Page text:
Ireland's economy is expected to have grown by 13.6% in 2021 despite the ongoing pandemic.
Unemployment is believed to have fallen to 7%.
A report by the Economic and Social Research Institute (ESRI) credits Ireland's strong export trade and multinational activities as being responsible for the 13.6% rise in the nation's Gross Domestic Product.
Unemployment has dropped from 26% at the start of 2021 to 7% at the end of the year. The ESRI predicts it will be reduced to 5% by the end of next year.
Ireland's modified domestic demand, which measures the country's domestic economy, is expected to have risen by 6.2% by the end of 2021.
"The reopening of the economy through 2021 has led to a sharp rebound in the domestic economy, as households have increased spending," said the ESRI report's author Conor O'Toole.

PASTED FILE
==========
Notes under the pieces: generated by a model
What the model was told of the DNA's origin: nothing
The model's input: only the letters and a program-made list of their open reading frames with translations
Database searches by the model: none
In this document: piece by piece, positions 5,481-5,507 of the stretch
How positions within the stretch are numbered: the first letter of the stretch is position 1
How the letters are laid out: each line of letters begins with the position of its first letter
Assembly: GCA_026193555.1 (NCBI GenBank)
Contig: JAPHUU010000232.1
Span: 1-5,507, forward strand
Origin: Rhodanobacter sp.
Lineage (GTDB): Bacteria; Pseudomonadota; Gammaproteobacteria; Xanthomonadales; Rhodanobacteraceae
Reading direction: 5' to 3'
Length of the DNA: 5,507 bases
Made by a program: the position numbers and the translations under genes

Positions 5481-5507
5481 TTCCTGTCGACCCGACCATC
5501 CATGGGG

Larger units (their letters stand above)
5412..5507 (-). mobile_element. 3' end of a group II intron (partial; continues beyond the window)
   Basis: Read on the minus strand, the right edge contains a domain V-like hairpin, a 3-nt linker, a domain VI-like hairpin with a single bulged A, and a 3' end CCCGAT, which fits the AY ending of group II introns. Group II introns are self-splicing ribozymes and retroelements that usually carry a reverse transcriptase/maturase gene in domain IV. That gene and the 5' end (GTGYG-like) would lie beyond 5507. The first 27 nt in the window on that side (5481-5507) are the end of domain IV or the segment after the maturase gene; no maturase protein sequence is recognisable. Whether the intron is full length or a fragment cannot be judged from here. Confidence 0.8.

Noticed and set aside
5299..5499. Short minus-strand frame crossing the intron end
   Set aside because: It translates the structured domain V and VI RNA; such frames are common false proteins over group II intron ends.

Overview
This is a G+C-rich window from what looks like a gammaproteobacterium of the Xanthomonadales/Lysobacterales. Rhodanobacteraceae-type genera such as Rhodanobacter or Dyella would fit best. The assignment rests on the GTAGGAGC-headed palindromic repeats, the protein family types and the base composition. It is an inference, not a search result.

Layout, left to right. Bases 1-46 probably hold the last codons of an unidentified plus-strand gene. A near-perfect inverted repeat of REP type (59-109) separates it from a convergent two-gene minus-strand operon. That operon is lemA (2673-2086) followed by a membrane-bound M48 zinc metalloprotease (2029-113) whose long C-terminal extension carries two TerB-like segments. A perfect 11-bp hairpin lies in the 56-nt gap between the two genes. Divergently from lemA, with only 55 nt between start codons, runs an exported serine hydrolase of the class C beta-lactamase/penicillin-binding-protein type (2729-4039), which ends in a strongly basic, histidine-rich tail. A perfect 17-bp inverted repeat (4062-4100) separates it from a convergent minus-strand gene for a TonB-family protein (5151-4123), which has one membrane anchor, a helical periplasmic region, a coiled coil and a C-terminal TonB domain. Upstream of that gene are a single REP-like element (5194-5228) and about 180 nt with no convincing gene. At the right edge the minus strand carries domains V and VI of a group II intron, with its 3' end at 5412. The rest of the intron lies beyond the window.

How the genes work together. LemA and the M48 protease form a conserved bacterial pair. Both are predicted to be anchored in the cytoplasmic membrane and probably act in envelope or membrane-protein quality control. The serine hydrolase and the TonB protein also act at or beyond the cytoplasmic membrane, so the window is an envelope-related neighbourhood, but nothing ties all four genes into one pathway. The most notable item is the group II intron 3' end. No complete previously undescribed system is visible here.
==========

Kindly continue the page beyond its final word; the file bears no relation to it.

The ESRI is forecasting that Ireland's GDP and MDD will both grow by 7% in 2022. However, the report acknowledges the uncertainty that remains around the pandemic.
"The increase in COVID-19 infections during Q4 2021 along with the emergence of the Omicron strain does give rise to the possibility of additional public health restrictions in early 2022," the report states. "At the very least this creates considerable uncertainty for those operating in the sectors of the economy most affected."
An inflation rate high of 4% is forecast by the ESRI in 2022, though they predict it to fall to 2% by the year's end.